As reported last week, a state-sponsored hacker may have breached multiple U.S. government networks through a widely-used software product offered by SolarWinds. The compromised product, known as Orion, helps organizations manage their networks, servers, and networked devices. The hacker concealed malware inside a software update that, when installed, allowed the hacker to perform reconnaissance, elevate user privileges, move laterally into other environments and compromise the organization’s data.
The developing coronavirus pandemic affects businesses and personnel within the state and elsewhere. With more New Yorkers working from home, there are more opportunities for cyberattacks through unsecure remote connections and the public concern growing each day.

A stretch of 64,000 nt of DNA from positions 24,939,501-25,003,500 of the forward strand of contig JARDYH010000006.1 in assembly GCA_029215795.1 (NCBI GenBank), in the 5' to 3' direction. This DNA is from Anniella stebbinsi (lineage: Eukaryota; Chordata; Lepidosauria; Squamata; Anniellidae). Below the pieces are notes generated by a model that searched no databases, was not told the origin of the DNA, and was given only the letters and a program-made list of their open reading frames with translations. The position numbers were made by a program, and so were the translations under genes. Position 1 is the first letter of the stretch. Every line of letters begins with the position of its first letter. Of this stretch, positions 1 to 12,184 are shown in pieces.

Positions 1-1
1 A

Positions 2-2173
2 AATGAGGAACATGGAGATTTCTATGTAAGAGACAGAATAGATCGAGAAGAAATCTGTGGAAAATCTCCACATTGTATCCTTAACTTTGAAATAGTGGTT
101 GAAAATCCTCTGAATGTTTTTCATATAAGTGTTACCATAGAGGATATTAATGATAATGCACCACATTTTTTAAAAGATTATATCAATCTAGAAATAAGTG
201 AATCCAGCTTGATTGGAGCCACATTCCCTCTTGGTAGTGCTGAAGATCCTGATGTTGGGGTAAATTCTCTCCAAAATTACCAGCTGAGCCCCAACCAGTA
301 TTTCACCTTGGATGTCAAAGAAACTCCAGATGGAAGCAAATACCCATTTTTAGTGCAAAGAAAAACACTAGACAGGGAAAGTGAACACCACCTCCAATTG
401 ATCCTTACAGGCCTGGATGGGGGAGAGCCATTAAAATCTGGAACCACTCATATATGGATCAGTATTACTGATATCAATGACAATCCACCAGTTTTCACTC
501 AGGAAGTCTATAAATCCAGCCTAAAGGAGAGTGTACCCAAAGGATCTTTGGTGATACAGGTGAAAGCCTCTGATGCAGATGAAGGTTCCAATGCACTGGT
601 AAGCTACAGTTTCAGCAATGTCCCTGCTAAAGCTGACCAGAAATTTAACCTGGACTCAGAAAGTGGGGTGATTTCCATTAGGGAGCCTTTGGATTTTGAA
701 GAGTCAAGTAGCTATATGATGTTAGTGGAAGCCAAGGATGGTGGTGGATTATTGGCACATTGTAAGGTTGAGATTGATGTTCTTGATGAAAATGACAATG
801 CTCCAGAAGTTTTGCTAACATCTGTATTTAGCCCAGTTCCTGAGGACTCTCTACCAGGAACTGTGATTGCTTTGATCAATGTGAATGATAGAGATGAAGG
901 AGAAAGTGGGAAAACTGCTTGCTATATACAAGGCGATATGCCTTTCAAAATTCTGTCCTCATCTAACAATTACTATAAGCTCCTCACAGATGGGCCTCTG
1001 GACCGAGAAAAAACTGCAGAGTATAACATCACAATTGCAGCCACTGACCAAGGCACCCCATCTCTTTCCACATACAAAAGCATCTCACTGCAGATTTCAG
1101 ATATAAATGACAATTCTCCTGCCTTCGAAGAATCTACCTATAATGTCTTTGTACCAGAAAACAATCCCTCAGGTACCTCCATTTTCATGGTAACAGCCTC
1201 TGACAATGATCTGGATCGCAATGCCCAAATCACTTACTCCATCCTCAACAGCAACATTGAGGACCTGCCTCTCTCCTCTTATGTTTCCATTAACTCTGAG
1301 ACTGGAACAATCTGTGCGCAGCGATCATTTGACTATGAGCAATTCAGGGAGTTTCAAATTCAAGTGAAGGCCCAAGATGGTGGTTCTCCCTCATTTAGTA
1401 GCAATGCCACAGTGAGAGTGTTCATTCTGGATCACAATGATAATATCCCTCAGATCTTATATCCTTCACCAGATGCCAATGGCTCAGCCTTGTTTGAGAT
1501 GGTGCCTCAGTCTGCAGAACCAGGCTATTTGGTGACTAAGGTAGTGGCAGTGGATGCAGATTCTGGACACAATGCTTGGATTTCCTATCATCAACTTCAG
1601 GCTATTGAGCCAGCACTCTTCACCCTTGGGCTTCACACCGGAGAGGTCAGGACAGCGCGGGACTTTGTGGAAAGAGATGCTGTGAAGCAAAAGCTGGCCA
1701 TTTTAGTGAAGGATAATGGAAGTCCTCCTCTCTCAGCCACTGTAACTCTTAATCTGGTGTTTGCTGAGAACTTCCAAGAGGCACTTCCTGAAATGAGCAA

The New York SHIELD (“Stop Hacks and Improve Electronic Data Security”) Act was signed to law on July 25, 2019. It is an amendment to New York’s data breach notification law. The SHIELD Act provides a number of changes that we reported last year, including expanding the definitions of “private information” and “breach.” The definition of “private information” now covers emails and passwords or security questions and answers, credit card details, and biometric data among others. A “breach of the security system” now covers unauthorized access, where such access may have occurred if “the information was viewed, communicated with, used, or altered” without authorization.